We rejoin the tale of our Welsh three peaks adventure just beneath Craig Cau. The last few hours have already included broken tents, a sleepless night and the hard news that we would not be climbing Snowdon due to severe weather conditions at its summit. As a result you find us in combative mood as we begin to suspect that Cadair Idris may also be about to slip through our fingers……
Act 6: Rebellion
By now we were well into the clouds and with visibility dropping by the minute quickened our pace as we strove to learn of our fate. It didn’t take long before we were able to pick out a worryingly large group of people at the summit of Craig Cau, a gathering that didn’t look much like it was going anywhere soon. Sure enough we arrived to hear the fateful words “this is the top today and you can go no further”. I should probably fill you in here on a discussion we’d had the previous evening where it was decided that should we be advised not to continue, we would fully obey. However it’s all very well taking stands when you don’t think the situation will actually arise but a whole different ball game when it does. As a result I straight away stated that I would be continuing to the peak, then quickly backed down as I realised that this was a team event and as a team we would decide what to do. The last thing I wanted was to put others at risk. Several moments of deliberation followed during which I stated my knowledge of the route ahead and my disagreement with the assessment of the weather. Having headed back down the mountain at this point previously for my own safety I could be confident that current conditions were a walk in the park. Sure visibility was down to ten meters but it was no worse than what we’d just walked through and we were more than adequately kitted out with the equipment and knowledge not to put ourselves in any danger. Decision made we informed the marshals that we would be going onwards and set off into the murk.
Those first few steps are probably the heaviest I’ve taken as I felt the weight of responsibility resting on my shoulders, but wasn’t this exactly what the day was supposed to be, a challenge? Fortunately my memories held firm, the path was found with ease and we were once again on our way. I can’t imagine what the inexperienced half of our team were feeling as they had nothing but blind faith that we were heading in the right direction, so a fortuitous break in the clouds couldn’t have come at a better time. In seconds the view before us opened up revealing our destination for the first time that day.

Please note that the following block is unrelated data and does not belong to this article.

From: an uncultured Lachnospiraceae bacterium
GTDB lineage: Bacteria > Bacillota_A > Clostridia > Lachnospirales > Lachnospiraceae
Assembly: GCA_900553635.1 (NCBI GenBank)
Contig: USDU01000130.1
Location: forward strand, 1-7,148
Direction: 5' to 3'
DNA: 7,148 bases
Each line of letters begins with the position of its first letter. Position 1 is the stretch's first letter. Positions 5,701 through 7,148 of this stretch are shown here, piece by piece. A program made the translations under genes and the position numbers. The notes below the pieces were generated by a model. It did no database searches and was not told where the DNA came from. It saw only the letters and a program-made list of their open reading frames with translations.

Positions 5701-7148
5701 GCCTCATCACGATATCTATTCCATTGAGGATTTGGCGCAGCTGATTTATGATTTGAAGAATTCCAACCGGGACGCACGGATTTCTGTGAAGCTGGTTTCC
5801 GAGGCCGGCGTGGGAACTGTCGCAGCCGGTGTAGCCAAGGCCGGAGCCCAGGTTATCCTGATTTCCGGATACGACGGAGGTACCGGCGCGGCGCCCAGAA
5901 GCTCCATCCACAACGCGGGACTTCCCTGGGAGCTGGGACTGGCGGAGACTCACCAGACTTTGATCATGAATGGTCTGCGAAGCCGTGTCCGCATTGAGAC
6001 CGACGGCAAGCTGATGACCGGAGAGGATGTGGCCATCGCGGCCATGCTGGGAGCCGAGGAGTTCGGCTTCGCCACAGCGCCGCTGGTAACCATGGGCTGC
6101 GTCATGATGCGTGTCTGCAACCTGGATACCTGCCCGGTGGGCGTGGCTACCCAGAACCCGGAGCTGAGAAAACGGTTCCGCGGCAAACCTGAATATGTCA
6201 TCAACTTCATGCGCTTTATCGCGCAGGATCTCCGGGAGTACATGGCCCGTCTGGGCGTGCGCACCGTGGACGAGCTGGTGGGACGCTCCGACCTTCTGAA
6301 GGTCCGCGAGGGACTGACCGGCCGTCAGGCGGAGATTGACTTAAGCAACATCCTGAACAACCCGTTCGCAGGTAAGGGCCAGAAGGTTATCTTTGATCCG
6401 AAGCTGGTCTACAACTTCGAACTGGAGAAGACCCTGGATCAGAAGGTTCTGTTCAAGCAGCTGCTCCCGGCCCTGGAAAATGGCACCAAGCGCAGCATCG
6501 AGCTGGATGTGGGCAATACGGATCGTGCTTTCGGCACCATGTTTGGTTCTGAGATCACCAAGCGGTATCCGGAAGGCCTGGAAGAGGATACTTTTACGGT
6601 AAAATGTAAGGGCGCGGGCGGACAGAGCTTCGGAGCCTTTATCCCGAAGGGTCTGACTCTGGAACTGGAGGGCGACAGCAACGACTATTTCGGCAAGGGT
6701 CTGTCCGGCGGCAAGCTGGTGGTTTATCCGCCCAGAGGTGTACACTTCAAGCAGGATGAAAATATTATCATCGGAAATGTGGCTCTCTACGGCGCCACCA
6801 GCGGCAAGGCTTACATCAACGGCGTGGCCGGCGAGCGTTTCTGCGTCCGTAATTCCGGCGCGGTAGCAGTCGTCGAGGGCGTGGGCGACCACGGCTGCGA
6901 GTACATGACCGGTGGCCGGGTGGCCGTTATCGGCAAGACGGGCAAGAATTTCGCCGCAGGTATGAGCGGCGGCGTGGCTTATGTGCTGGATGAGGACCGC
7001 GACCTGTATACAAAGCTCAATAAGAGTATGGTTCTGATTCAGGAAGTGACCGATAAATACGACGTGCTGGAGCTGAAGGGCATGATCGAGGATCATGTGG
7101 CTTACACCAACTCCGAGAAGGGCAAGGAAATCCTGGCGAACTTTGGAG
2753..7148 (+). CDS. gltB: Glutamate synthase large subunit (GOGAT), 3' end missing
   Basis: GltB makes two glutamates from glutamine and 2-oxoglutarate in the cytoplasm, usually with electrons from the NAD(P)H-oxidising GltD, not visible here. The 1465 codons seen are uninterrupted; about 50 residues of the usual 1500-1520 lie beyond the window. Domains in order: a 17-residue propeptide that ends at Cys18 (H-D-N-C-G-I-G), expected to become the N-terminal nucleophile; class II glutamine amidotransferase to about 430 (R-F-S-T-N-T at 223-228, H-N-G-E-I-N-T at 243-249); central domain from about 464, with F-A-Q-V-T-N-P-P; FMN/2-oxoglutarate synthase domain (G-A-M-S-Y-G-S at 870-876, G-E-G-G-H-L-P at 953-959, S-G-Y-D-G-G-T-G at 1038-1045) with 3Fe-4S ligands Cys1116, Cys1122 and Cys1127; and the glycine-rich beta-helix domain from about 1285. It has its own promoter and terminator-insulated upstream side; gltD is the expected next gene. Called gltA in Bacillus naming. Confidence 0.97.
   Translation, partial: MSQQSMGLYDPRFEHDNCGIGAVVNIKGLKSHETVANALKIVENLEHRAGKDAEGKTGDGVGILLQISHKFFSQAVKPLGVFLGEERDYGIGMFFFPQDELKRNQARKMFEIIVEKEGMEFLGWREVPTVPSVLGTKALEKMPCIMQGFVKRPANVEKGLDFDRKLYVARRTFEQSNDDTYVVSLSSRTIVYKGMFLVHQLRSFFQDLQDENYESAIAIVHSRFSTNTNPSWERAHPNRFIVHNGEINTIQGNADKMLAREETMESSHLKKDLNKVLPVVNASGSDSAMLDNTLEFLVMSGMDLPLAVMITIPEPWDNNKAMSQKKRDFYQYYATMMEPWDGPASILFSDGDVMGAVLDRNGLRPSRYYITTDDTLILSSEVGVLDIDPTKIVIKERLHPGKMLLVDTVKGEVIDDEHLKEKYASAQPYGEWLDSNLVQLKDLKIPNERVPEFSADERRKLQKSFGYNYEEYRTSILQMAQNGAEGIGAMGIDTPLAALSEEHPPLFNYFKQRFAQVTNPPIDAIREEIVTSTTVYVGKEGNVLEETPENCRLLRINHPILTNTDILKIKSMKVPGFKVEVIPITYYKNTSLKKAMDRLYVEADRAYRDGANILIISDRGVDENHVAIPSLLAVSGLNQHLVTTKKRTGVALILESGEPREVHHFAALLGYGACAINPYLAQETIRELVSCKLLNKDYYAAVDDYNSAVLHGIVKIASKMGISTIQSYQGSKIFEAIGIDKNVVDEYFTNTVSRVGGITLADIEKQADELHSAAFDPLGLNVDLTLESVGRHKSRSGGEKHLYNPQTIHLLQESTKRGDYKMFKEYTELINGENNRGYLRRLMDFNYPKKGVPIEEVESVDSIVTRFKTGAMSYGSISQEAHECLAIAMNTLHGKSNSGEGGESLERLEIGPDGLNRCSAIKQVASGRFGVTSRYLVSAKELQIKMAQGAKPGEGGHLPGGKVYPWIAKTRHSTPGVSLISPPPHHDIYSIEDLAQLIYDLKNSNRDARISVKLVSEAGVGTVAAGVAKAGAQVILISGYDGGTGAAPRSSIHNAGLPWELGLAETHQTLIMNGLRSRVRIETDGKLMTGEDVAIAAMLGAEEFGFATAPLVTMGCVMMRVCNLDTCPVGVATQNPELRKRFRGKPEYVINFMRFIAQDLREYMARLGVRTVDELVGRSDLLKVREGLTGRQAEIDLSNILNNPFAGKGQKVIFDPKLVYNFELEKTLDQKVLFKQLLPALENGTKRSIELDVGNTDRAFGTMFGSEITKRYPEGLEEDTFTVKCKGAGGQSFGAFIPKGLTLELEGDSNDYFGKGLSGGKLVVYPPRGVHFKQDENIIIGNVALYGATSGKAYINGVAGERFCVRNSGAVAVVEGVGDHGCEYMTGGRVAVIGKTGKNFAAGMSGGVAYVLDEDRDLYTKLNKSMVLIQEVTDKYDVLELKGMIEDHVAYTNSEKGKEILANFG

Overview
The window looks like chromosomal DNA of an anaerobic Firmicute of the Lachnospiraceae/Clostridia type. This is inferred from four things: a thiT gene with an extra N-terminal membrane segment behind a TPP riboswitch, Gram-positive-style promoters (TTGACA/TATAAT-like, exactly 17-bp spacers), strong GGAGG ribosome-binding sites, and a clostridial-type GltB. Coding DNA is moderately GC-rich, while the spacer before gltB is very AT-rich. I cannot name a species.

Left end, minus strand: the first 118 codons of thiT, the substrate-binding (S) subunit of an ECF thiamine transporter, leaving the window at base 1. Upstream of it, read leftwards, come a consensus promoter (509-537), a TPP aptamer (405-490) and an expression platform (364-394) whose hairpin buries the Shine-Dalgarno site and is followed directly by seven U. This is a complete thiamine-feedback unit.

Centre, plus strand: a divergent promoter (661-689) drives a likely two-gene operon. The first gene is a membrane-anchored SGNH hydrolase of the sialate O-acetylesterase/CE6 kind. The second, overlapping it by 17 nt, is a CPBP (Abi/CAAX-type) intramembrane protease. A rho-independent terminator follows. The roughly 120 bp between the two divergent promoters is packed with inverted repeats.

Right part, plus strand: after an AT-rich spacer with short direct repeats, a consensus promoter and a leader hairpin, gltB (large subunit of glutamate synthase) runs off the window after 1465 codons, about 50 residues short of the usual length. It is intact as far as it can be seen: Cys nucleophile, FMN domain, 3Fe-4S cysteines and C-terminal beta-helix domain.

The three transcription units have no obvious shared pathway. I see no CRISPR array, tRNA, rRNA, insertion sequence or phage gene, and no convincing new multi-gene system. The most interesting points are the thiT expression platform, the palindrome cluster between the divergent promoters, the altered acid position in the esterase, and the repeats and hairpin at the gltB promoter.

The steep ascent up to Penygadair (Cadair’s summit) seemed easier than last time I’d attempted it with a more well defined path now visible through the scree. It was still tough going though with the returning cloud cover paying havoc with my sense of distance. Less than half an hour later we spotted the summit cairn and reached it soon after. Being the only souls there was quite surreal as we took our photos and I made a suitable offering to the mountain.
Act 7: Sun!
Conscious that our deviation from the event could be causing difficulties for its organisers we only spent a few minutes at the summit before heading back the way we’d come. Almost immediately the cloud started to break up again revealing yet more of our surroundings and even some sun.
Once back at the location where we’d gone it alone I wasn’t surprised to see that the marshals had already headed for base camp. A little put out perhaps as in theory they’d said we had as long as we liked, but not surprised. Remarkably it was still mid-morning at this point so we took the descent easy, conscious of protecting our legs for Pen y Fan. The best way to do that of course is to simply take more photographs as the day started to develop into a real scorcher. Was our nightmare camping trip really just a few hours ago?
Back at the car park we rejoined Emma and met with the head marshal who fortunately didn’t seem to have any ill-feelings towards our maverick approach. We were however the last team off the mountain and now had a long drive to make it to the start of Pen y Fan in time.
Act 8: Pen y Fan
Covering large distances through mid Wales by car is never going to be quick, so it was almost two and a half hours later that we arrived at Storey Arms. The weather had once again deteriorated into low cloud and heavy, squally showers meaning that it was back into waterproofs and over to the checking-in point. Clearly our reputation had gone before us judging by the banter, so there and then Tim and I decided to really try and monster the climb ahead of us. We set off at a hell of a pace and made it to the top in personal best times, receiving a cheer from the summit marshals as we hove into view. I think that had more to do with the fact that they could finally head home rather than our achievement however.
The wind had now strengthened considerably but we decided to try and push our luck by requesting another diversion to take in Corn Ddu. Clearly our reputation had reached even here and we were politely turned down and effectively ushered off the mountain. All the way down we were surrounded by marshals which was a hilarious way to finish off a day that had been random at the best of times. All that haste though did result in us setting the best time of the day on Pen y Fan at one hour and thirty nine minutes. What a way to sign off for Team Cheese!
And so that’s that. Six months of preparation, one incredible day and a huge sense of achievement. Sure we only managed two out of three peaks but we did those well within the allocated time and had more than enough legs left to be confident in our ability to have done Snowdon as well. That’s not to say that there isn’t still a nagging sense of disappointment in the back of my mind though and I will definitely give it another shot in the not too distant future. For now though I shall finish by offering my thanks to Emma, Mike, Jo and Tim. It was a real pleasure.